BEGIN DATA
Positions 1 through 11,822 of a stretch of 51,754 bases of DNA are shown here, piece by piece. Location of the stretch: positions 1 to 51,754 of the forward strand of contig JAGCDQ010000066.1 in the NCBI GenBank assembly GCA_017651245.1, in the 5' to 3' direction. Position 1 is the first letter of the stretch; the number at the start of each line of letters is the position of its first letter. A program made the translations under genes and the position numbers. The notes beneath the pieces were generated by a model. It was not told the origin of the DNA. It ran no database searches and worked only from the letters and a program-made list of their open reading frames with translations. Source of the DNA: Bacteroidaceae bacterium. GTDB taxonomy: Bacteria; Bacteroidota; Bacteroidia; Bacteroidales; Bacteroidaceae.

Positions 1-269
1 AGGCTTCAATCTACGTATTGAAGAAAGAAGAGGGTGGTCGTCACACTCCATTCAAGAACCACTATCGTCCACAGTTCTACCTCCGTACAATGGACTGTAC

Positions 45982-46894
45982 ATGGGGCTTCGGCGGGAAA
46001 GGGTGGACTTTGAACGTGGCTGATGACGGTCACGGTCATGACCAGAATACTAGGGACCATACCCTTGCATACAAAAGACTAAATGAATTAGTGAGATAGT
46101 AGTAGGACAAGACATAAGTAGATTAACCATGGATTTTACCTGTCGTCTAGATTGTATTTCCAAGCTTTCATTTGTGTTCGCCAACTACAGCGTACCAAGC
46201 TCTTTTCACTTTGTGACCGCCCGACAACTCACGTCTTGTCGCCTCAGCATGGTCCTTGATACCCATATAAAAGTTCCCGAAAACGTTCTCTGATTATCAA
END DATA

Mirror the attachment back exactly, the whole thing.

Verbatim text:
Positions 1 through 11,822 of a stretch of 51,754 bases of DNA are shown here, piece by piece. Location of the stretch: positions 1 to 51,754 of the forward strand of contig JAGCDQ010000066.1 in the NCBI GenBank assembly GCA_017651245.1, in the 5' to 3' direction. Position 1 is the first letter of the stretch; the number at the start of each line of letters is the position of its first letter. A program made the translations under genes and the position numbers. The notes beneath the pieces were generated by a model. It was not told the origin of the DNA. It ran no database searches and worked only from the letters and a program-made list of their open reading frames with translations. Source of the DNA: Bacteroidaceae bacterium. GTDB taxonomy: Bacteria; Bacteroidota; Bacteroidia; Bacteroidales; Bacteroidaceae.

Positions 1-269
1 AGGCTTCAATCTACGTATTGAAGAAAGAAGAGGGTGGTCGTCACACTCCATTCAAGAACCACTATCGTCCACAGTTCTACCTCCGTACAATGGACTGTAC

Positions 45982-46894
45982 ATGGGGCTTCGGCGGGAAA
46001 GGGTGGACTTTGAACGTGGCTGATGACGGTCACGGTCATGACCAGAATACTAGGGACCATACCCTTGCATACAAAAGACTAAATGAATTAGTGAGATAGT
46101 AGTAGGACAAGACATAAGTAGATTAACCATGGATTTTACCTGTCGTCTAGATTGTATTTCCAAGCTTTCATTTGTGTTCGCCAACTACAGCGTACCAAGC
46201 TCTTTTCACTTTGTGACCGCCCGACAACTCACGTCTTGTCGCCTCAGCATGGTCCTTGATACCCATATAAAAGTTCCCGAAAACGTTCTCTGATTATCAA